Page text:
Máriagyűd is the oldest pilgrimage destination for the Veneration of Mary. It was missionary Archbishop Saint Bruno of Querfurt, who, at the end of the 10th century, began the conversion of the pagan population. In the 14th century, the parish churches of the area, one after the other, received the privilege to indulgences. After the Mohács calamity, the population of Gyűd became Reformed Christian. However, the church remains untouched by the Turks. Therefore, the building was first used for religious worship by Orthodox Serbs, and later by Hungarian Reformed Christians.
The revelations of the Virgin Mary by the church began at the end of the 17th century. On the intervention of the Franciscans of Siklós, once again, the church was used by Catholics. In the first third of the 18th century – especially during the 1737-38 plague epidemic – it became a significant pilgrimage destination. This was also the time when a Franciscan monastery was established in Gyűd, and the church was extended. As the miraculous healings continued, in 1805, Pope Pius VII delegated Máriagyűd the privilage of dispensing indulgences. In 1846, Diocesan Bishop János Szcitovszky, officially declared the locality a pilgrimage site. Pope Benedict XVI gave the shrine the Minor Basilica title in 2008.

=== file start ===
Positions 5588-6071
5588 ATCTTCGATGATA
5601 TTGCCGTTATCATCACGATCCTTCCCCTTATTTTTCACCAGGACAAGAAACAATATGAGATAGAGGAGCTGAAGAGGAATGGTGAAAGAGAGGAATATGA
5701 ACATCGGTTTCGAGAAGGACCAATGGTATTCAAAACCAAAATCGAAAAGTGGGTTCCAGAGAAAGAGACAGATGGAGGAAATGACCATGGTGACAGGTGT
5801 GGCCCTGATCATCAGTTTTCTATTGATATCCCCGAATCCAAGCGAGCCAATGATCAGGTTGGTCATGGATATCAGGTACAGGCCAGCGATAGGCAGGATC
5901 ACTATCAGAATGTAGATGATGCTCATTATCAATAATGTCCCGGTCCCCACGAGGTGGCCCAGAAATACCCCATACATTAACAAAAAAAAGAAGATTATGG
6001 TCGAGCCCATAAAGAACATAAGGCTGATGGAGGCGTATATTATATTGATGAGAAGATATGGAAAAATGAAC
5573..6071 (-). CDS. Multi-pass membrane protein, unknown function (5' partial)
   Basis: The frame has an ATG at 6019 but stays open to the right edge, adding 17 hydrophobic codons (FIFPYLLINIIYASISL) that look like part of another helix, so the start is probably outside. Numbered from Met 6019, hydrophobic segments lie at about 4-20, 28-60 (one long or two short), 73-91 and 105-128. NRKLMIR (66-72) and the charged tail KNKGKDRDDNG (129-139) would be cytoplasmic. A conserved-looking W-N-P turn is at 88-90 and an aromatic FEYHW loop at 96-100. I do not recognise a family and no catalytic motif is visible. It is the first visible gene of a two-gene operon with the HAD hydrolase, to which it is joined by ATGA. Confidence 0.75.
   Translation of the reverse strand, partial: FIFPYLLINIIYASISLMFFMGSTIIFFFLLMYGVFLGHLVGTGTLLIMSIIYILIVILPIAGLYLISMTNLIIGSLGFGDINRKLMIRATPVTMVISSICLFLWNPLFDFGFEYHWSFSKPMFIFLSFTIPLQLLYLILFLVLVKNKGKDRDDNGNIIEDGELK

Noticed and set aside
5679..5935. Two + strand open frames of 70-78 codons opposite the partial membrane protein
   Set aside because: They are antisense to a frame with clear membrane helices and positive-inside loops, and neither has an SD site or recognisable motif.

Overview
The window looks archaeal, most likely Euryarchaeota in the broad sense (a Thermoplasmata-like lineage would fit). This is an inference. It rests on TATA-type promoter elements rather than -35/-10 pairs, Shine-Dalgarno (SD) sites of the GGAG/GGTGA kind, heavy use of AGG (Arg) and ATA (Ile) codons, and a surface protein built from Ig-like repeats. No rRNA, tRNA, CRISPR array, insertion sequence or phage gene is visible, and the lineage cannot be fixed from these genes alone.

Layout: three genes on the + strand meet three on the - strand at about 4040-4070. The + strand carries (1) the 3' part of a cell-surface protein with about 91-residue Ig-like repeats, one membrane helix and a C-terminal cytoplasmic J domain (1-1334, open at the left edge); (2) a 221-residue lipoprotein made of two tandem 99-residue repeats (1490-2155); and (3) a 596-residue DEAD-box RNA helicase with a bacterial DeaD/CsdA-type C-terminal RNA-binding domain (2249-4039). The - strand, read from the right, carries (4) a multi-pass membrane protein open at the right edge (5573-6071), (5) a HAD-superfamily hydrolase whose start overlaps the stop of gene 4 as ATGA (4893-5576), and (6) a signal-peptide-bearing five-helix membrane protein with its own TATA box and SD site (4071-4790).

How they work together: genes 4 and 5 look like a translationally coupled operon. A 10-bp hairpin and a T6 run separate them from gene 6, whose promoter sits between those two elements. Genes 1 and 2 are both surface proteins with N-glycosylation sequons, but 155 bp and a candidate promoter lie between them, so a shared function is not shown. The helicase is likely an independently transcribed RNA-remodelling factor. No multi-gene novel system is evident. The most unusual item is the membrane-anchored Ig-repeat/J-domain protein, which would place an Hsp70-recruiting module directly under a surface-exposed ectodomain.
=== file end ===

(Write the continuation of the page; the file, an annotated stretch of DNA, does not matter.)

The new devotional statue, made in 1713 (after the old one found shelter in Osijek during the Rákóczi War of Independence) is a unique treasure of the church, as is its 1990 organ built by József Biebert, an apprentice of the renowned Angster Organ Factory in Pécs.